Category Archives: Semi-Industrial Life

Famicom Jam/Apreggiations

Ahhh… it feels so good to finally have some actual equipment! As to the song, I’ve always liked video game music, especially the “chiptunes” available from old systems, such as the NES and Genesis. They have a pure sound, and pioneered a variety of interesting sounds, including some fascinating arpeggiations. It is a sound that is not replicated much these days except by enthusiasts (perhaps for a good reason), but for their time, the consoles (and especially RPG games on the consoles) were able to reproduce a huge variety of interesting, polyphonic sounds that went far beyond the blips and bleeps of every early computer games. I almost get the sense that this same transition is now being made on cellphones and other handheld devices… At any rate, the Japanese name for the NES was the Famicom, hence the name.

Fast-forward to today, when I finally registered the incredible Vanguard synth instrument. For me, the Vanguard indicates a very large evolution in sound for me, as I can finally recreate some of the trance-inspired sounds that I’ve been trying to locate for quite some time. If you’re really into trance, check it out – it almost sounds better than some software synths that cost twice as much, and you can find a large number of preset banks for it if you’re determined enough. Anyway, one of those preset banks, by ProSounds, has a very interesting arpeggiated preset that, for some reason, reminded me of those interesting, early synth presets that were present on some of the early consoles.

So, I decided to just jam with a variety of different chord structures and sequences – and these tracks are the result. Unlike many of my other tracks, which are preprogrammed before being recorded, both of these pieces were performed live (the second piece was slightly quantized to fix a small glitch). The first piece is basically me just jamming away – in the second one, I try to pay a little more attention to specific patterns. Believe me, this is a great preset to just jam to, and let yourself be inspired… I could probably play around with this sound for a good half-hour if I was determined, but that’s a bit much for this website to handle :)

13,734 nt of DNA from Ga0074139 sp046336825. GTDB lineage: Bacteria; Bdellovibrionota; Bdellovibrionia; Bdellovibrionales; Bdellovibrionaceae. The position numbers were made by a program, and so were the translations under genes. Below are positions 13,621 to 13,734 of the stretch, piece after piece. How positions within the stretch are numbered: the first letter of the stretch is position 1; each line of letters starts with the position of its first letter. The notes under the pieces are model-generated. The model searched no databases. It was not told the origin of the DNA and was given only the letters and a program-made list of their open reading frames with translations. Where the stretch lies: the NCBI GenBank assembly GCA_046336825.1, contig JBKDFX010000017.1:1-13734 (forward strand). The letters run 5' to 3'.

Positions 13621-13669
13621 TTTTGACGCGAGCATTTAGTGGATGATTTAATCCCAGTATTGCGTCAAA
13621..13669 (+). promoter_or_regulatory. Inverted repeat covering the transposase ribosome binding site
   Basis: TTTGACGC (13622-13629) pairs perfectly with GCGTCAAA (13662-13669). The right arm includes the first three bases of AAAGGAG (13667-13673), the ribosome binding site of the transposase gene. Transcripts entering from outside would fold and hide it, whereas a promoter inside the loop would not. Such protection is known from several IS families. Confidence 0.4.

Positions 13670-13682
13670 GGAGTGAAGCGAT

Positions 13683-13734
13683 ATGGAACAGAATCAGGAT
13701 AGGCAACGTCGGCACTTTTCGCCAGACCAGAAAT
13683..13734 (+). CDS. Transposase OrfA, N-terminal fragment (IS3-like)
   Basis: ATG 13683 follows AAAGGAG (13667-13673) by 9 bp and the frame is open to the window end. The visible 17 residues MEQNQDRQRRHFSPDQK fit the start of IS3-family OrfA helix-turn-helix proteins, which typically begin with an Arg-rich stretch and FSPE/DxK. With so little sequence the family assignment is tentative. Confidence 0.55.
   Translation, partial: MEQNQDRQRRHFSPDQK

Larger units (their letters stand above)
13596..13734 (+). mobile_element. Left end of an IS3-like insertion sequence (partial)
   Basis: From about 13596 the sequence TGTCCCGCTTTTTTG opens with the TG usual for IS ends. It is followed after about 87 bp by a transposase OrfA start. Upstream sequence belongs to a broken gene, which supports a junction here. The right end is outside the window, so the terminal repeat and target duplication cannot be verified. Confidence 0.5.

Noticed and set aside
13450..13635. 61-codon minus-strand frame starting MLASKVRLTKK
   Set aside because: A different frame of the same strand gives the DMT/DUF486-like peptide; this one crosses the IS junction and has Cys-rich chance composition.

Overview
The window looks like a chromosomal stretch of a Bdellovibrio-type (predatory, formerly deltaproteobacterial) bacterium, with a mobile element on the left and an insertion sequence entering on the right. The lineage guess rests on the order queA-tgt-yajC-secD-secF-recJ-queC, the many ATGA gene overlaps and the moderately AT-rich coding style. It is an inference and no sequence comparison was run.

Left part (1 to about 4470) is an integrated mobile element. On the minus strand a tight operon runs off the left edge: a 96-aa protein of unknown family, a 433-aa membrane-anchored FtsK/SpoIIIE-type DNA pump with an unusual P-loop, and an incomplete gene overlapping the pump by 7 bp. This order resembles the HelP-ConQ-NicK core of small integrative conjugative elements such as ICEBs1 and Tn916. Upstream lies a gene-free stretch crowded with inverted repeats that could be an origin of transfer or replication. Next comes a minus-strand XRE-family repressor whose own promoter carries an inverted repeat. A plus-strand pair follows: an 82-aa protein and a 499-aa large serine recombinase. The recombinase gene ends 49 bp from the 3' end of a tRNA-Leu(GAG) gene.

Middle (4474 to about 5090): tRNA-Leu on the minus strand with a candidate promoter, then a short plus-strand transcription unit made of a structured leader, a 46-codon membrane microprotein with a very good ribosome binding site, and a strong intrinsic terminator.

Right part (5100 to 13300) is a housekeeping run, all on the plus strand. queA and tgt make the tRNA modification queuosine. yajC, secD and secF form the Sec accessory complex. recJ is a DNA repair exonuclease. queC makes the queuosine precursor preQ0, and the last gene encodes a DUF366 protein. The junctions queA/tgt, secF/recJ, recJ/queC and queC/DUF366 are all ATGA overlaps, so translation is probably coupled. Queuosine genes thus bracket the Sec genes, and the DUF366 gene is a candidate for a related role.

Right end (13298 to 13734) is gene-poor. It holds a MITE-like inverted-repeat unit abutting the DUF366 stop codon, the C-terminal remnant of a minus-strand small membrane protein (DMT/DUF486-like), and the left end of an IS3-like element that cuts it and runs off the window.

These tracks are of slightly higher quality than some of the previous ones (160kbps). I’m going to try this slightly upgraded sound quality for now, assuming that it doesn’t end up taking too much space on the site… I think the sound quality is just slightly better. As I’m writing this, I’m occasionally moving my hand over and trying some additional arpeggiations between sentences… Programming music in advance is nice for the exactness of the composition that you can create, but it’s definitely fun to just play around with a sound in realtime and see what you can come up with.
Production Notes: Sequenced in Logic Express. Instruments: Vanguard Synth (Prosounds Preset). Method: Recorded live using external keyboard controller. (I plan on adding this info to all of my tracks eventually, so that you have an idea how the track was built)

Temple Mount

Temple Mount, in my opinion, is one of the most professional-sounding songs I was able to produce in my old studio setup. It’s also the first song written (somewhat) with a purpose in mind. After having a radio show for a while, it seemed like a good idea to have an actual theme for my show. That being said, the inspiration for this song is probably from a remix of “Now We Know” by Hawkeye, which was used as an opening song in one of my first mixes for the program, as it had that kind of “radio news show theme” sound. In the end, though, Temple Mount ended up not sounding much like it – the closest comparison I could make is with some of the electronic sounds found in 80’s New Wave music. As for the name, I composed this music shortly after seeing “Black Hawk Down,” and had initially wanted to name it Mogadishu (in reference to “Madagascar” by Art of Trance, arguably one of the best electronic songs in existence) but decided against it. I finally decided to name it Temple Mount in reference to the horrendous violence that was occurring in the Middle East at the time. After all, if people listened to electronic music instead of blow each other up, wouldn’t the world be a much better place?